DK Metcalf soared over defenders and ahead of previous NFL and Seahawks franchise record-holders in Sunday's Wild Card win at Philadelphia. Unfazed by the intensity and magnitude of his first NFL playoff game, Metcalf caught seven passes for 160 yards and a touchdown in a spectacular performance that elicited the admiration of his teammates and lifted the team back into the NFC Divisional Playoffs for the first time since 2016.
"I don't think there's words to describe the level he played at," said Tyler Lockett. "He took advantage of all his opportunities. He really did great in those one-on-one matchups. The way he played was fantastic and we definitely needed that."
Metcalf set an NFL rookie record for most receiving yards in a playoff debut, breaking a 10-year old mark set by former Eagle Jeremy Maclin. He also sailed past Darrell Jackson's Seahawks playoff record for most receiving yards in a game (143), which was established in 2005. It was the best game of Metcalf's rookie year so far, outdistancing his six-catch, 123-yard and one TD outing vs. Tampa Bay on Nov. 3.
No one in the postgame locker room seemed more excited for Metcalf than David Moore, who said no one should be surprised at how Metcalf came through with his best game so far in what has already been a very impressive rookie season.
"Just look at him. Nobody can hold him, we'll just leave it at that," Moore. You should have known he was going to come out here and do something.'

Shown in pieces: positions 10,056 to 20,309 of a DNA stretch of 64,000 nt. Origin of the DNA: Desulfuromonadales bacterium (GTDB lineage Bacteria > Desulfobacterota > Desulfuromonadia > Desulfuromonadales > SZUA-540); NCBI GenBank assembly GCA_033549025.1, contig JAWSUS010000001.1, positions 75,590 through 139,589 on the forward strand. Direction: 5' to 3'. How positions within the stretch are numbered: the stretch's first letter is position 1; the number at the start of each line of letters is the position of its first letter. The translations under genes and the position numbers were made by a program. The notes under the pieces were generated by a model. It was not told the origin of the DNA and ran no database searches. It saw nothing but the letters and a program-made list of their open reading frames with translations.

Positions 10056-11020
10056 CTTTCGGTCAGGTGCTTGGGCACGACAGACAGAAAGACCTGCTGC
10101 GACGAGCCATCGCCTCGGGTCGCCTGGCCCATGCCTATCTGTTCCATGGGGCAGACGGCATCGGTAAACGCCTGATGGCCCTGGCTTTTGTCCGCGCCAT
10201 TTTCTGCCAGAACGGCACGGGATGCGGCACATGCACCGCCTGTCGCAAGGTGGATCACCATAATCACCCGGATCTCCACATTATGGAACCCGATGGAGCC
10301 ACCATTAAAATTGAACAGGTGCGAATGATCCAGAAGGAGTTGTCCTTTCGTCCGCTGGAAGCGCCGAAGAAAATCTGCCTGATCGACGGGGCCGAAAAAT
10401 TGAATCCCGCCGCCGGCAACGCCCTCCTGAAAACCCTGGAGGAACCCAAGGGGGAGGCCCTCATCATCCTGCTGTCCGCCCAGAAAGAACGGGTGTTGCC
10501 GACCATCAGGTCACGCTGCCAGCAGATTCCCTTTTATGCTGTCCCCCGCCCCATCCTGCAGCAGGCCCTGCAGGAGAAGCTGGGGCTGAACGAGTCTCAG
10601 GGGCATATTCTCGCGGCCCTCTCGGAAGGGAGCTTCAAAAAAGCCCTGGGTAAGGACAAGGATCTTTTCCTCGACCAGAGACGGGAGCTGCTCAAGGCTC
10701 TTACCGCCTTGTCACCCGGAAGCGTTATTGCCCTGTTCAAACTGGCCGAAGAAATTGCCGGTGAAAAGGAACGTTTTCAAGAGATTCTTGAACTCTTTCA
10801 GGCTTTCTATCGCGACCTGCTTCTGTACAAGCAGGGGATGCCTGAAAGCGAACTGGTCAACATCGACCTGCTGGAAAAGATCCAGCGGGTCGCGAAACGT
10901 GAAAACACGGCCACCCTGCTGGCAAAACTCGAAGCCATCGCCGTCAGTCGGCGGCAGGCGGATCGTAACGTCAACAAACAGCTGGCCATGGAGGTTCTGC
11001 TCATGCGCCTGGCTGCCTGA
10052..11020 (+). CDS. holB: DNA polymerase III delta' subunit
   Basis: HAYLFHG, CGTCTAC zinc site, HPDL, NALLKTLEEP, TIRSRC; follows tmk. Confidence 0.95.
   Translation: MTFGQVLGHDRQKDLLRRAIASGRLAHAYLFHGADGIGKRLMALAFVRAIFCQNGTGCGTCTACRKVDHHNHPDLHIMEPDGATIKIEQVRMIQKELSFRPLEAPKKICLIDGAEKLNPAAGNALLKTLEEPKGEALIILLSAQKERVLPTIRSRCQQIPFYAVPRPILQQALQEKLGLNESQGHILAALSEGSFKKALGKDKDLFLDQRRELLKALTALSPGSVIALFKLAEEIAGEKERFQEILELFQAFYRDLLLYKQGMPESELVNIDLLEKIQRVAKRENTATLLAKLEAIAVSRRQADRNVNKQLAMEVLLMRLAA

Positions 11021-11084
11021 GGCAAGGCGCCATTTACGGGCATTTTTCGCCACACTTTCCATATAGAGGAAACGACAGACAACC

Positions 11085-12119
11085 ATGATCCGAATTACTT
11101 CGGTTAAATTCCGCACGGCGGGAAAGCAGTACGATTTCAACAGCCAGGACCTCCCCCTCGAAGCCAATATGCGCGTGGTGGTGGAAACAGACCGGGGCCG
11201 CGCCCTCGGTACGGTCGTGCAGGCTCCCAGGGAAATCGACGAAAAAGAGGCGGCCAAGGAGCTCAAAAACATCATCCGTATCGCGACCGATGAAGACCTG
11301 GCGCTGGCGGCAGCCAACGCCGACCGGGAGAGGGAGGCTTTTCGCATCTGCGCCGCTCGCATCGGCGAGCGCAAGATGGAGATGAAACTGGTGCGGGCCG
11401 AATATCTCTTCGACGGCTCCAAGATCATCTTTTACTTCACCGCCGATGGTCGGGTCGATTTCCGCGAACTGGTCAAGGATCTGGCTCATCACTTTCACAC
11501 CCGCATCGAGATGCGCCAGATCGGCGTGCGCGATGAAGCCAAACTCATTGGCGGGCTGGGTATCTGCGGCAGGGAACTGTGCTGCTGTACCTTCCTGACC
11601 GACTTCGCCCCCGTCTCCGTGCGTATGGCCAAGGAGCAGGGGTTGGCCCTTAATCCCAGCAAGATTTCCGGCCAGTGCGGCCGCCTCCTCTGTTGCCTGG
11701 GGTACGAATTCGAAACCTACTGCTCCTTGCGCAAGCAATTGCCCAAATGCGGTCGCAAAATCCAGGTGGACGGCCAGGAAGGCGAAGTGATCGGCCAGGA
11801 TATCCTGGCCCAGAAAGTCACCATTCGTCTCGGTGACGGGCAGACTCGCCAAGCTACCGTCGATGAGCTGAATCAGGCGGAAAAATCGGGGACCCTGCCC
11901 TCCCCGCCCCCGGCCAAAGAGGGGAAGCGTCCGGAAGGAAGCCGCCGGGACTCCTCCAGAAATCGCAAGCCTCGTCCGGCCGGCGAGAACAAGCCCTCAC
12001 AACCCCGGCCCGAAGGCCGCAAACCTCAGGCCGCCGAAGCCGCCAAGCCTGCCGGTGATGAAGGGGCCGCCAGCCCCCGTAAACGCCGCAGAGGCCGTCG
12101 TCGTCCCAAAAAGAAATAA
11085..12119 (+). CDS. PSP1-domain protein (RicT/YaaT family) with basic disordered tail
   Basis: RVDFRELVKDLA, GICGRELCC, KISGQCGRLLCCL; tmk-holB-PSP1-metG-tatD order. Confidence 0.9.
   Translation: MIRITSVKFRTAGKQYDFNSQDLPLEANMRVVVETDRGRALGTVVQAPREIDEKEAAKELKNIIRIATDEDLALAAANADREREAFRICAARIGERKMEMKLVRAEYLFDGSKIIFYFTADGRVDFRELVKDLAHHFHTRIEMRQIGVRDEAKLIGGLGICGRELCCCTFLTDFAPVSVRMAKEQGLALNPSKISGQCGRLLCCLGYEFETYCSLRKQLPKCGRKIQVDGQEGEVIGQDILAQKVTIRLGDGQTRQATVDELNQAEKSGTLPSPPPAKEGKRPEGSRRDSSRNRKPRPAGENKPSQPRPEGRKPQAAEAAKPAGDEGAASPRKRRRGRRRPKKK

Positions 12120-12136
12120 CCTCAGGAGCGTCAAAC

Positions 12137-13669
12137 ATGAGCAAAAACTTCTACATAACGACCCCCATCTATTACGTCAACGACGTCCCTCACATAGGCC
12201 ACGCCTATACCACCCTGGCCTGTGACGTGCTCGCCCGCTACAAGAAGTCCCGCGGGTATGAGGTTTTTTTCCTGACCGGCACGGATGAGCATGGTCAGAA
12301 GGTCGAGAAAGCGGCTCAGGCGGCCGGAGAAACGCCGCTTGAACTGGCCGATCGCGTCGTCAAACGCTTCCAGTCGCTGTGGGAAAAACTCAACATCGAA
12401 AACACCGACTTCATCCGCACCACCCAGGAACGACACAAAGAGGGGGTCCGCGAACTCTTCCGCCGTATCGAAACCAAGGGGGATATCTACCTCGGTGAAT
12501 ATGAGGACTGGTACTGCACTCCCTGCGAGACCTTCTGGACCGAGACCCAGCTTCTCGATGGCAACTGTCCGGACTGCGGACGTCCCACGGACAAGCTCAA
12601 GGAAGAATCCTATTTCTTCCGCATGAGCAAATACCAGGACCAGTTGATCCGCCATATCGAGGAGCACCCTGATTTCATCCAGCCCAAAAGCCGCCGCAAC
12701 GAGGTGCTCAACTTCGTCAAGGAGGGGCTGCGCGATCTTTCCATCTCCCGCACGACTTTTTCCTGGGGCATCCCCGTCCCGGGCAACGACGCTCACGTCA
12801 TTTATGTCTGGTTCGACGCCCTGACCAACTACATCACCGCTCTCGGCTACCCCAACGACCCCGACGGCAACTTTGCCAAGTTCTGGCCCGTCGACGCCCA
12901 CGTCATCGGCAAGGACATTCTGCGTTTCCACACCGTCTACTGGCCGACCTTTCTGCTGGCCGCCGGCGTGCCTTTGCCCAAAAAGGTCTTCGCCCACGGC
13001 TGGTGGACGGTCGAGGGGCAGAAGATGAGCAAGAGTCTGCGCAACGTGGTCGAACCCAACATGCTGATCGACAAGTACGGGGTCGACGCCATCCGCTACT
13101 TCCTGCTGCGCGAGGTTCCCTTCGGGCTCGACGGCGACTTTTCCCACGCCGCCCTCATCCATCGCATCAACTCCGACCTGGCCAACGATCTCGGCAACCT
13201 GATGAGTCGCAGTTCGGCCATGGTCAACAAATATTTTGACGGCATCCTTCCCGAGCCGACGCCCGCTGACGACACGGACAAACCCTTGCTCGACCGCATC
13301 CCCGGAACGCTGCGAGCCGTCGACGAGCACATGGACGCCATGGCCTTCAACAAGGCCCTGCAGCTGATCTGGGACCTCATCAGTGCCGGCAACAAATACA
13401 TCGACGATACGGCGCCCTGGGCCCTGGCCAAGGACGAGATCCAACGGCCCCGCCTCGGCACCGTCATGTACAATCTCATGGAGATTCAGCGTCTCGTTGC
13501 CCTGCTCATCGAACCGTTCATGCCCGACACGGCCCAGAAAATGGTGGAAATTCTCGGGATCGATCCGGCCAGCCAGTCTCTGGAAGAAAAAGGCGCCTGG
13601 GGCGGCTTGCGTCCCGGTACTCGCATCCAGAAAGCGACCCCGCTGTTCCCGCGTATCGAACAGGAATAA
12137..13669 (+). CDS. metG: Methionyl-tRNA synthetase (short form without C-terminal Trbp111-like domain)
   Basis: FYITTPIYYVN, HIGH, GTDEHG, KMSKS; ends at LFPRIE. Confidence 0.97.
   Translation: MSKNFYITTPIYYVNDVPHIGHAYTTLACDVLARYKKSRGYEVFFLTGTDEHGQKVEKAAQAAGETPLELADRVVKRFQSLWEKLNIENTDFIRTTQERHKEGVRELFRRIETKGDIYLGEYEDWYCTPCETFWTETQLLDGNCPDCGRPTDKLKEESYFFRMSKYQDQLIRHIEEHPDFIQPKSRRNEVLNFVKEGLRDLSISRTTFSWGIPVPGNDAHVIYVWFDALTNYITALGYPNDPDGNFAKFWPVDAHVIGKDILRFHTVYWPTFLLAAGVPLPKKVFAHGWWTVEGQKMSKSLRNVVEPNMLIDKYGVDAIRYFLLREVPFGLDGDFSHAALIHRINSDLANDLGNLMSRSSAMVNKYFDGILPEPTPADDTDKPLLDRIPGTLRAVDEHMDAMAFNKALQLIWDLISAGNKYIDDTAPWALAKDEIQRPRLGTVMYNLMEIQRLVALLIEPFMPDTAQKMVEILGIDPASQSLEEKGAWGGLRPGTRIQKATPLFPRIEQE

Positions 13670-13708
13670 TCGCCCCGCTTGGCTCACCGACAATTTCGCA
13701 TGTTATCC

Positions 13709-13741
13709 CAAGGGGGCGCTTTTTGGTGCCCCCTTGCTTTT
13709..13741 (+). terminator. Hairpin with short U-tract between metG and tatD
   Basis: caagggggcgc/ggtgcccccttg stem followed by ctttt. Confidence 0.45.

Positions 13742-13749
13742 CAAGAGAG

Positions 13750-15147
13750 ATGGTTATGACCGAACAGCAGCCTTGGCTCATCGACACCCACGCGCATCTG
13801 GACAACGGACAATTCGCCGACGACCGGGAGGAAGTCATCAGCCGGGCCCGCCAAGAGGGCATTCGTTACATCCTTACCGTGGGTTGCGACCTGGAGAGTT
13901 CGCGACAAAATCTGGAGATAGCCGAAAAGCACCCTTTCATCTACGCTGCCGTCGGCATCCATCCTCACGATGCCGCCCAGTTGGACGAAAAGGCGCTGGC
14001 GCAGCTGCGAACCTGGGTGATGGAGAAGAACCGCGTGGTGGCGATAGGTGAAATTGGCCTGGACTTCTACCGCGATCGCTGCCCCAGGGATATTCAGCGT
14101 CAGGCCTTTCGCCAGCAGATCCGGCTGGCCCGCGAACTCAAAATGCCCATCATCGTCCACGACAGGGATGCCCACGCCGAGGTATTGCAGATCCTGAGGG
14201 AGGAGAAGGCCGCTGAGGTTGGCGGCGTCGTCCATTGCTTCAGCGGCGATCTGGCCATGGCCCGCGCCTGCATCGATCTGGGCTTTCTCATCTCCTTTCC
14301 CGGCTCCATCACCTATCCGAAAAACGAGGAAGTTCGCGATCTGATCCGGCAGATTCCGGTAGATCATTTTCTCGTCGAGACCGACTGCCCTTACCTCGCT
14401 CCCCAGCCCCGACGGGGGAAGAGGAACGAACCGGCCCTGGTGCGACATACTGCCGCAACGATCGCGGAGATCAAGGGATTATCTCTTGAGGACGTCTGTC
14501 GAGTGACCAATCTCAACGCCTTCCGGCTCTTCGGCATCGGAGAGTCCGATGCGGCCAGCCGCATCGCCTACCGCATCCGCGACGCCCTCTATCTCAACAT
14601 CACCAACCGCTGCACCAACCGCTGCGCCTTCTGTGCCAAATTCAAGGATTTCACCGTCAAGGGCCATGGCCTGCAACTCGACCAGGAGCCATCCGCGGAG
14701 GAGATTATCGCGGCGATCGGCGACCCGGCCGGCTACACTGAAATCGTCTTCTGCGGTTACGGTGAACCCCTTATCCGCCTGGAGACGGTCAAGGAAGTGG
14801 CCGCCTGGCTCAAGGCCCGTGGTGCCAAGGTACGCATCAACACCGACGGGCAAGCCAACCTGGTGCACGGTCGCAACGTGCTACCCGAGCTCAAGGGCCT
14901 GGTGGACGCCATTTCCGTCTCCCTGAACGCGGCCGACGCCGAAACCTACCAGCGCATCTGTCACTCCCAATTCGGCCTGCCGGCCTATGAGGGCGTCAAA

Moore indicated that Metcalf wanted to "redeem himself" after catching three passes for 35 yards in the Seahawks first trip to Philadelphia this season on Nov. 24. Metcalf certainly did put that performance behind him, with two significant plays that will be long remembered in Seahawk postseason lore.
The first was a 53-yard TD reception on the Seahawks' first drive of the third quarter that pushed the team out to an 11-point lead after Philadelphia had trimmed their deficit to four points.
"Russ laid it out. I look up, I saw it was in front of me, so I just stretched out and caught the ball," Metcalf said. I didn't feel like I got touched, so I just got up and stretched out for the end zone."
Metcalf's second signature play of the game clinched the victory for the 'Hawks. With 1:47 remaining on a third-and-10 from the Seahawks 11-yard line, Russell Wilson put the ball up to Metcalf between two defenders, and he hauled it in for a 36-yard gain that officially put the bow on the NFC Wild Card victory.
"It was an awesome play by him," Wilson said. "We went over the top and DK made an unbelievable play. I just wanted to make sure he got his hands on it. That could have been another touchdown for him. But I just wanted to make sure we caught it in that situation and let the clock run."
Metcalf said that Wilson has been encouraging him consistently to win on those types of plays.
"All year he has been telling me don't let the ball come down, don't let the ball come down. That's all I was thinking. Just attack the ball. It's just amazing that he believed in me just to throw it up to me in that situation," Metcalf said.